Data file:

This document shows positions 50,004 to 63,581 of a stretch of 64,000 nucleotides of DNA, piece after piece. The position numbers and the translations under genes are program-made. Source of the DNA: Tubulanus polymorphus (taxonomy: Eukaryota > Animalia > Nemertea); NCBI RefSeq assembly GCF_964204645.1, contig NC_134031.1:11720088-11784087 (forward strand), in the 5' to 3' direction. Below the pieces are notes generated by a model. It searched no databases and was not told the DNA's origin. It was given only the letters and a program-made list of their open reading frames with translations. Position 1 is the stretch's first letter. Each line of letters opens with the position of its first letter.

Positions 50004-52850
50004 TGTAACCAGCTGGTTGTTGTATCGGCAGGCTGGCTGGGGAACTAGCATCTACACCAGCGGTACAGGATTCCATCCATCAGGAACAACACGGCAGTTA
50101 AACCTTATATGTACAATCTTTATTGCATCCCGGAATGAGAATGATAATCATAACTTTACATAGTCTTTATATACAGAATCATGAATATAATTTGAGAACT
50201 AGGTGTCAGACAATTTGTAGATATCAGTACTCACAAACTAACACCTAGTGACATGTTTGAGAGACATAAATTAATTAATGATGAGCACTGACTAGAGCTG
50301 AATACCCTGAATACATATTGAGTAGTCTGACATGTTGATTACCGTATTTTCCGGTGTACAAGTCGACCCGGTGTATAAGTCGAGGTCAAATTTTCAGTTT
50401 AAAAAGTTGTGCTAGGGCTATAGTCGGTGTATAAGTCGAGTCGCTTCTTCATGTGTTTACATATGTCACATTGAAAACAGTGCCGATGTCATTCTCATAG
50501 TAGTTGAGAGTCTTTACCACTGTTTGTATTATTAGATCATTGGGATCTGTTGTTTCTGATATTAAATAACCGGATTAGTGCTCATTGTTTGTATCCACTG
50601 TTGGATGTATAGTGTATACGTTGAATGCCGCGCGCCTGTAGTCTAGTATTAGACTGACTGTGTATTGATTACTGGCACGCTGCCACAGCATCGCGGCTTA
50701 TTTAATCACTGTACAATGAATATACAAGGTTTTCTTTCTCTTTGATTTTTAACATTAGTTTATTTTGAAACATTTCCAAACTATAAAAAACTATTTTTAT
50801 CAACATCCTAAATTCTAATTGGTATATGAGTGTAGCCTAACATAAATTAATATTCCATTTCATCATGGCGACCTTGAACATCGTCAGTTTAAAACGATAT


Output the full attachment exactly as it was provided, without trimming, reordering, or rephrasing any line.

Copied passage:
This document shows positions 50,004 to 63,581 of a stretch of 64,000 nucleotides of DNA, piece after piece. The position numbers and the translations under genes are program-made. Source of the DNA: Tubulanus polymorphus (taxonomy: Eukaryota > Animalia > Nemertea); NCBI RefSeq assembly GCF_964204645.1, contig NC_134031.1:11720088-11784087 (forward strand), in the 5' to 3' direction. Below the pieces are notes generated by a model. It searched no databases and was not told the DNA's origin. It was given only the letters and a program-made list of their open reading frames with translations. Position 1 is the stretch's first letter. Each line of letters opens with the position of its first letter.

Positions 50004-52850
50004 TGTAACCAGCTGGTTGTTGTATCGGCAGGCTGGCTGGGGAACTAGCATCTACACCAGCGGTACAGGATTCCATCCATCAGGAACAACACGGCAGTTA
50101 AACCTTATATGTACAATCTTTATTGCATCCCGGAATGAGAATGATAATCATAACTTTACATAGTCTTTATATACAGAATCATGAATATAATTTGAGAACT
50201 AGGTGTCAGACAATTTGTAGATATCAGTACTCACAAACTAACACCTAGTGACATGTTTGAGAGACATAAATTAATTAATGATGAGCACTGACTAGAGCTG
50301 AATACCCTGAATACATATTGAGTAGTCTGACATGTTGATTACCGTATTTTCCGGTGTACAAGTCGACCCGGTGTATAAGTCGAGGTCAAATTTTCAGTTT
50401 AAAAAGTTGTGCTAGGGCTATAGTCGGTGTATAAGTCGAGTCGCTTCTTCATGTGTTTACATATGTCACATTGAAAACAGTGCCGATGTCATTCTCATAG
50501 TAGTTGAGAGTCTTTACCACTGTTTGTATTATTAGATCATTGGGATCTGTTGTTTCTGATATTAAATAACCGGATTAGTGCTCATTGTTTGTATCCACTG
50601 TTGGATGTATAGTGTATACGTTGAATGCCGCGCGCCTGTAGTCTAGTATTAGACTGACTGTGTATTGATTACTGGCACGCTGCCACAGCATCGCGGCTTA
50701 TTTAATCACTGTACAATGAATATACAAGGTTTTCTTTCTCTTTGATTTTTAACATTAGTTTATTTTGAAACATTTCCAAACTATAAAAAACTATTTTTAT
50801 CAACATCCTAAATTCTAATTGGTATATGAGTGTAGCCTAACATAAATTAATATTCCATTTCATCATGGCGACCTTGAACATCGTCAGTTTAAAACGATAT